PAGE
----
The News-Press, 8/16/2018
by Ken Gooderham
For those who like their exercise outdoors, summer is always a challenging time of year. The heat, the humidity, the thunderstorms… and, now, the double whammy of red tide and blue-green algae.
But all of these threats don’t have to drive you indoors (although that is always an option). There are ways to work around most of them without sacrificing your exercise routine.
Heat is the most consistent Florida challenge, and the obstacle that can be easiest to overcome.
First, get outside when it’s the coolest (early morning). It’s lowers the stress on your body and can be a useful routine to get you through the May to October bake.
Second, lower your expectations. You can acclimate yourself to running or riding in the heat (strongly encouraged), but you still need to realize that it’s hard to keep up your cool-weather pace and distance when your body has to work extra hard to cool itself down. That fact that you’re out there putting in the miles matters more than how fast or how far you’re going right now.
Third, hydrate, hydrate, hydrate. You need to replace the liquid you’re losing to perspiration (or you’ll have real problems to deal with), and taking in cool liquids can in itself help lower your body temperature.
Fourth, plan your route. Look for shady paths, pay attention to wind direction (to both cool and boost you), and consider a route that leaves you options if the heat is just too much… such as cutting the run or ride short or including a longer walk break.
Fifth, dress for the weather. Light colors, sweat-wicking materials, and keeping your attire as light and as little as possible will help. (But don’t ignore sunscreen if you’re leaving body parts exposed to the sun during the peak times of the day… when you shouldn’t be out anyway.)
Finally, consider cooler options. If you run, consider walking more… or try running in the pool or inside (yes, boring, but often necessary). If you ride, carry plenty of cold liquids – even start out with one frozen bottle of water (along with a cold but liquid one), knowing that by the time you switch it out further in the ride it will be more liquid but still refreshing.
Maybe throw in a different exercise – say, swimming – that’s better suited to summertime (and hard to do many times the rest of the year). It will keep you cooler and still give your body a new challenge… and you might find you like it to boot!
Thunderstorms are easy – don’t go out in them. It’s dangerous on every front, and a hazard that’s easy to avoid.
This summer’s new challenge is the waterborne assault of blue-green algae and good old red tide. For in- or on-water activities, avoid the impacted areas if at all possible or minimize your time there to be safe. And, of course, don’t swim in the blue-green muck or eat seafood that’s been caught where there is a bloom.
What about water-adjacent activities? Take it easy and see how you react… and expect coughing, sneezing and other allergic reactions the closer you get to impacted waters. If/when that happens, beat a hasty retreat and live to run or ride another day.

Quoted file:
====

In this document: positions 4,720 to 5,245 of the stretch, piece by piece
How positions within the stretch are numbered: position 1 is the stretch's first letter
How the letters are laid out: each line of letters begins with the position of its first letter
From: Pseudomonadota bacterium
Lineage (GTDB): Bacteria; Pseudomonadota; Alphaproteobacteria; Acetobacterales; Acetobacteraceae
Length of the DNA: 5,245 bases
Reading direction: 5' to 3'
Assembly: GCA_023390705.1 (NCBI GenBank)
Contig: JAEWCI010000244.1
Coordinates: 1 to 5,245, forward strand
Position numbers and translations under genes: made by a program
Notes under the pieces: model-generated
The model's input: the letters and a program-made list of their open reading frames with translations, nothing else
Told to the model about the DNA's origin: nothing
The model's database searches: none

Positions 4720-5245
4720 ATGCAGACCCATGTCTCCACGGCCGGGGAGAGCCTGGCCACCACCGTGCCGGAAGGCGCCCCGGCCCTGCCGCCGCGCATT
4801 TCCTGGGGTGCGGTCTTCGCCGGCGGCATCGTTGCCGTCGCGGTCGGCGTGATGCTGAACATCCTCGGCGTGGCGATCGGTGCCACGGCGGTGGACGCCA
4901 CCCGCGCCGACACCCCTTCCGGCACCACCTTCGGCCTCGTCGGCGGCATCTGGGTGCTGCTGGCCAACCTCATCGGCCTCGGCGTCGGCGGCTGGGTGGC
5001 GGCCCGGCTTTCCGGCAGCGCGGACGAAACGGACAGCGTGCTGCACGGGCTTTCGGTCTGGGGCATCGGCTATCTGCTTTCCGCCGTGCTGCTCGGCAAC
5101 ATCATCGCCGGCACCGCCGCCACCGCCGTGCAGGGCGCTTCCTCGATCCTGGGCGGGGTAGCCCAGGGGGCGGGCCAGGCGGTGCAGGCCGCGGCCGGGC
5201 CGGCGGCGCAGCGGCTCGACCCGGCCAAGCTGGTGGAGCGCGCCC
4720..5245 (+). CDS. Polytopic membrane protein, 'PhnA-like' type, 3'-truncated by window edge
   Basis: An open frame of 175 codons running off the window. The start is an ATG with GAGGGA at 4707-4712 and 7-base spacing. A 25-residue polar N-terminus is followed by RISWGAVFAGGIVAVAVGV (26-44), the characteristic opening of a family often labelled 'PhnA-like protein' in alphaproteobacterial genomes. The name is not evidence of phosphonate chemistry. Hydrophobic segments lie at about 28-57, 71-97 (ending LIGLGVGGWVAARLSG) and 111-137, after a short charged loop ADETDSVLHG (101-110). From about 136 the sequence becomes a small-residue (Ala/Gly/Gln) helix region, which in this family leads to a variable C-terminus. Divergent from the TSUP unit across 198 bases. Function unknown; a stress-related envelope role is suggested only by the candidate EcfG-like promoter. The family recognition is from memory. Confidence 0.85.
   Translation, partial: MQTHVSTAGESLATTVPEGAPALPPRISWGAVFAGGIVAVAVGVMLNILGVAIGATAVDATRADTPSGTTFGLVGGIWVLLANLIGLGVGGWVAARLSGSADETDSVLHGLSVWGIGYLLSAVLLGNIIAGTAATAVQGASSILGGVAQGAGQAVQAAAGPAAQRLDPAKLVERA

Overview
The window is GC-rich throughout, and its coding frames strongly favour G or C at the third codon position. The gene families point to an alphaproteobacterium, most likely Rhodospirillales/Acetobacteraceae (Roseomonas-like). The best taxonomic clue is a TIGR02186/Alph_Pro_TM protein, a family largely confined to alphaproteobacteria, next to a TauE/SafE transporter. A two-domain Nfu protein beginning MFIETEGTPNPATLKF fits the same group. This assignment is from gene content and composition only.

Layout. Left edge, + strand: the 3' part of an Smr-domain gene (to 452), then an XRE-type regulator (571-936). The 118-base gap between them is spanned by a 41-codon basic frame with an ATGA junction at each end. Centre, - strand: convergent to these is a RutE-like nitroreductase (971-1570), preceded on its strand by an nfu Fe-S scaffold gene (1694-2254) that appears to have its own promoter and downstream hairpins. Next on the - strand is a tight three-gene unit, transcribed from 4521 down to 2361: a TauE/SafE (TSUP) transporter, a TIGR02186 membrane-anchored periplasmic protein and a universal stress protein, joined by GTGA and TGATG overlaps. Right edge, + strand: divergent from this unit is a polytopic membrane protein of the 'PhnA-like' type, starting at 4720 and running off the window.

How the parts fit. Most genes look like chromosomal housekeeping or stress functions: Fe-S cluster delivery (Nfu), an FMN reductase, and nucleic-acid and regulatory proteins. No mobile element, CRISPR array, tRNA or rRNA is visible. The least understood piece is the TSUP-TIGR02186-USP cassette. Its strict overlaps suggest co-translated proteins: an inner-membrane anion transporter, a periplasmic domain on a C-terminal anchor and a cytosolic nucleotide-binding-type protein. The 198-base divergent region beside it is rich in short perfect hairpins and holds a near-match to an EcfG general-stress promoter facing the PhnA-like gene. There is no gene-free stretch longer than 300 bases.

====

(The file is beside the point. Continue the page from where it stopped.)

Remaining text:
What we don’t know about the risks of both blue-green algae and red tide is astounding and more than a little appalling… but the little we do know is not good. The risk to sea life is clear – just look at the body count from local shorelines – so the impact on humans is certainly suspect.
If the blooms drive you indoors, take the unexpected break to reach out to your elected officials and urge immediate and effective action on the driving forces behind these outbreaks. Push back against the polluters, lessen the nutrient loading of our waters and find ways to clean up and better manage Lake O and send its excess water somewhere other than down the Caloosahatchee and St. Lucie outlets.
Cleaner water and safer shorelines… now that’s something to get exercised about!
Ready to ride or run?Run? The summer running doldrums continue, but there are two 5Ks on tap for the dedicated: The Omega Youth 5K this Saturday at Jaycee Park in Cape Coral (3dracinginc.com), and the North Collier Regional Rampage 5K on Aug. 25 (eliteevents.org). There’s also another Fort Myers Track Club social on Aug. 28, this time at Millennial Brewery in Fort Myers (ftmyerstrackclub.com).
Ride? Critical Mass rides ahead include the Saturday Slow Roll the morning of Aug. 25 in downtown Fort Myers, and the Cape Coral night ride Aug. 31. Lights required for night rides, helmets recommended for all; details at http://www.meetup.com/Biking-SWFL/events/. You can also join the no-drop Wakey, Wakey! Sunday morning ride leaving from Fort Myers Trek. The ride is sanctioned by the Caloosa Riders Bicycle Club, so helmets are required, no ear buds, and no aero bar use while in the group.
Both? Upcoming events include:
- Saturday, Sept. 8: Venice Sprint Triathlon, Sharkey’s on the Pier, Venice (active.com)
- Saturday-Sunday, Sept. 15-16: Galloway Captiva Tri, with the kids’ events (three age groups) Saturday and the sprint tri Sunday. (captivatri.org)
- Saturday, Sept. 22: (“The Original”) Siesta Key Sprint Triathlon, Siesta Key (trifind.com)
TELL US ABOUT YOUR RIDE:Have a favorite route you like to bike, or a unique walk you’d like to share with others? Tell us about it at firstname.lastname@example.org, and maybe we can feature it in an upcoming column.
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Ken Gooderham writes this on behalf of BikeWalkLee, a community coalition raising public awareness and advocating for complete streets in Lee County — streets that are designed, built, operated and maintained for safe and convenient travel for all users: pedestrians, bicyclists, motorists, and transit riders of all ages and abilities. Information, statistics and background online at www.BikeWalkLee.org.